Our 14 month old is sleeping pretty well these days (last night down at 8pm, woke at 7 for a drink, still in bed with mum when I left the house at 8am!)

However we do have a problem with him losing his pacifier overnight.

For a start we only use the pacifier as a cue when we feel that he needs to chill - so it forms part of the night time routine. Pacifier, cuddle, story, bed, sleep.

Works pretty well. Often he will not have the pacifier in his mouth when we check on him before we go to bed.

Trouble is, if he wakes in the middle of the night and the pacifier has gone out of immediate reach, then he will cry and wake us up. Returning it to him and he will generally fall straight back to sleep.

We feel that if we could stop using the pacifier then perhaps we would get better sleep.

(He will sleep in the car and being cuddled without one, just registers it as a cue to settle down when not completely exhausted)

4 Answers 4


At the age of your child we were sticking to Dubs' idea of dumping multiple pacifiers in the bed. While there were still times he would knock them all out of the way and we had to go help it did severely cut down on the number of times we had to get up.

By age 3 we were ready to cut them out altogether (it was only a night thing, like you). He expressed interest in some mid-priced toy ($15-20 USD, something like that) so we offered to buy his pacifiers from him for the price of the toy. Made it an impulse decision for him right there in the store. We got home and collected the pacifiers, he enjoyed his toy. At bedtime he asked for his pacifier but we reminded him of the deal he agreed to and the cool new toy he got - did the trick. Over the next few weeks he asked about pacifiers a few times, and we may have had one or two fits that he couldn't get them back, but it never impacted his sleep.

May not work for your child at the current age, but it may be a helpful idea later in life or for others who find this question.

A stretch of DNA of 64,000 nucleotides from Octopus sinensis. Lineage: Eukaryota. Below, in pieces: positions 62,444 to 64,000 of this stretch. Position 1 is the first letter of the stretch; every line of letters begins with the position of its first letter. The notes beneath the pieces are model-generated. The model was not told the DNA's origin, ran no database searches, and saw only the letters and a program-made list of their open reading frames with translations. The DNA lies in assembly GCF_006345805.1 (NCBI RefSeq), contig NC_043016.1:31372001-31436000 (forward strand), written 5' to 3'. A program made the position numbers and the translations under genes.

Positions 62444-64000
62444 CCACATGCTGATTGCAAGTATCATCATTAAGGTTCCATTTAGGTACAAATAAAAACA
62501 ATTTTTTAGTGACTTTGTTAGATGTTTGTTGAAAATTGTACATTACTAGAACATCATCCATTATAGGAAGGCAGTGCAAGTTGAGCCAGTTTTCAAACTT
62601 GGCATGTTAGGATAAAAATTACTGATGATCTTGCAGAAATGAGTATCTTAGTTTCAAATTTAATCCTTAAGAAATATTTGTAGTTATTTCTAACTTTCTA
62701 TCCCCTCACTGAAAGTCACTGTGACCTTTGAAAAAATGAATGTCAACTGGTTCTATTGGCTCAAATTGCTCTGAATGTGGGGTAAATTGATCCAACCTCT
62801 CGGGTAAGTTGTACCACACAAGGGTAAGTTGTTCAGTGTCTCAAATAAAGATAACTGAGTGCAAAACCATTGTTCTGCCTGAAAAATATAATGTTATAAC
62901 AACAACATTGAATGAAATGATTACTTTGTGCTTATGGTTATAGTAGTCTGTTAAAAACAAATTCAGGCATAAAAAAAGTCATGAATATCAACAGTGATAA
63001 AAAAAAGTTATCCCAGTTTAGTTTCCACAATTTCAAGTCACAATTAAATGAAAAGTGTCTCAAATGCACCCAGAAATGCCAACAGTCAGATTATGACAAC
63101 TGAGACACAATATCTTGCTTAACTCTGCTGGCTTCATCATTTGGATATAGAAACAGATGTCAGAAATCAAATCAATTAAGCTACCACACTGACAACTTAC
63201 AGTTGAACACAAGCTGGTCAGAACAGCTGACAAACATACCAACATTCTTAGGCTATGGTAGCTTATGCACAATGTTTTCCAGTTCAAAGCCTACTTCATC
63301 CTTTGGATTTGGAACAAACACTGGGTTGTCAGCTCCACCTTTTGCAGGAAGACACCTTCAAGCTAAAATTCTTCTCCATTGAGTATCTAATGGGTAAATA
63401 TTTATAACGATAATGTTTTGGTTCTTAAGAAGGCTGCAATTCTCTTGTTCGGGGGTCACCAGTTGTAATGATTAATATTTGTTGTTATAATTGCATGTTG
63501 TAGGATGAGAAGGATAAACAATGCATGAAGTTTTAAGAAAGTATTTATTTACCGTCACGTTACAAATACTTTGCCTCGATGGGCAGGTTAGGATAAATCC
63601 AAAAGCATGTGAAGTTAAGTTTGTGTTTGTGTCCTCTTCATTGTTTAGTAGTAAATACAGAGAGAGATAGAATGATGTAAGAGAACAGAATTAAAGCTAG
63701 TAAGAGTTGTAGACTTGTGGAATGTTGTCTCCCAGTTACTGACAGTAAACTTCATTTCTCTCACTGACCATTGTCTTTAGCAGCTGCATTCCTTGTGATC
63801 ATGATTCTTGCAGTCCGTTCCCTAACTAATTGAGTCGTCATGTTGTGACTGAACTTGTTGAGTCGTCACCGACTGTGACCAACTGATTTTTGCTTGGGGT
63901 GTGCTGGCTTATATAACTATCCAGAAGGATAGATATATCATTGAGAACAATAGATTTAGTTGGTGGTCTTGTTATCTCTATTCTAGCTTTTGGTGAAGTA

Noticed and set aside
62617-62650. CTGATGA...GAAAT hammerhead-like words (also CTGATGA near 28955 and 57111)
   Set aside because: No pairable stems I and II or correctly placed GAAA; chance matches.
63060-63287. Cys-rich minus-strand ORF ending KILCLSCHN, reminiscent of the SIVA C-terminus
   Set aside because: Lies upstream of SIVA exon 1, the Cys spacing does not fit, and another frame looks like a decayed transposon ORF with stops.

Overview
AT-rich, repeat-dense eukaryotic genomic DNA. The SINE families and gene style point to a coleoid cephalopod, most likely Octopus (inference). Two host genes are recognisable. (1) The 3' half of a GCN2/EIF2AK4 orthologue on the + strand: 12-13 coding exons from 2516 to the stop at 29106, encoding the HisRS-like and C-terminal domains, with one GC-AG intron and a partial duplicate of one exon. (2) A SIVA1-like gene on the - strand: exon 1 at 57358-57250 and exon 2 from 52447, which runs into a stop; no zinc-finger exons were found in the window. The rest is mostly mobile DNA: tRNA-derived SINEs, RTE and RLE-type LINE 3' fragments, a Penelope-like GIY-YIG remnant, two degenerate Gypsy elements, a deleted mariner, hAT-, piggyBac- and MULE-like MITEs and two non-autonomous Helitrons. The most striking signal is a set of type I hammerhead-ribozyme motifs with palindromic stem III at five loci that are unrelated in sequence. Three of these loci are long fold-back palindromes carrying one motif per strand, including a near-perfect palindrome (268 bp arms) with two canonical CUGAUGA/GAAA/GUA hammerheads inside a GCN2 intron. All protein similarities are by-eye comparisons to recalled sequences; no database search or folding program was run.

Note -- I wouldn't encourage any sort of bribery as a regular part of parenting, but I think has a place in encouraging/rewarding major changes in a child's life.


I have three boys, with my youngest still using a pacifier.

What worked for me was cutting a triangle-shaped notch out of the end of the pacifier and then giving it to my toddler son. If done correctly, the notched pacifier will look like a forked tongue.

My son would immediately spit out the damaged pacifier with a confused look on his face. I'd say, "Uh-oh! It looks like it's broken! You'd better go throw it away!" I even had him place it in the trash himself.

The first night without it was pretty rough -- some crying throughout the night -- but other than that it was no problem at all.

Note: In the mean time a solution to the "lost pacifier" is to dump 4 or 5 pacifiers in your baby's crib at night. He's bound to find one of them.

Hope this helps!


We decided to enter our 2.5 year old's imaginative world to help him lose his dependency. The focus was on replacing it with something more appropriate for his age - a cuddly toy.

About a week before we wanted to throw out the pacifier, every night we'd reiterate the same thing:

  1. He's a growing big boy and soon he'll be too big for a pacifier;
  2. We will use magic to turn the pacifier into a special friend.

After a few night he starts showing excitement at the idea of a new special friend.

On the day we got a red box and explained to him what we needed to do and why, reiterating that he's too big for a pacifier.

  1. Put the pacifier in the magic box and close the lid;
  2. Go into the garden and perform the first magic (your partner can then replace the pacifier with the cuddly toy);
  3. Go into the house and perform the second magic on the box;
  4. Ask him to open the box to see if the magic worked.

When he opened the box his eyes lit up and he couldn't stop cuddling his new rabbit. He even went over to his three other favourite cuddly toys and introduced the rabbit to them.

Bear in mind that it's a difficult concept. It took a few nights for him to truly understand that the pacifier was gone forever. He would ask for the pacifier back, throwing the rabbit down. We just reiterated what happened and let him experience the emotion of loss by saying things like "It's sad isn't it that your pacifier is gone. Let's have a cuddle."

It's been over a month now and he doesn't ask for it anymore. He realises the rabbit is a replacement and he loves his rabbit. Some night he would re-tell the story to us, explaining why he didn't have a pacifier anymore.

He does, however, have trouble falling asleep because the pacifier was helping him calm down, so it will be a while before he's fully adjusted.

  • 1
    Downvotes should be accompanied by a comment. What don't you agree with?
    – Jon
    Jul 6, 2017 at 6:05

Two ideas, Number one let him cry it out in the middle of the night (if you are comfortable with this) Number two to get rid of the pacifier all together start cutting of a bit of it at a time to make it shorter and shorter until it is gone. This way your child will get used to not having it in a slow manner. (this worked for us!)

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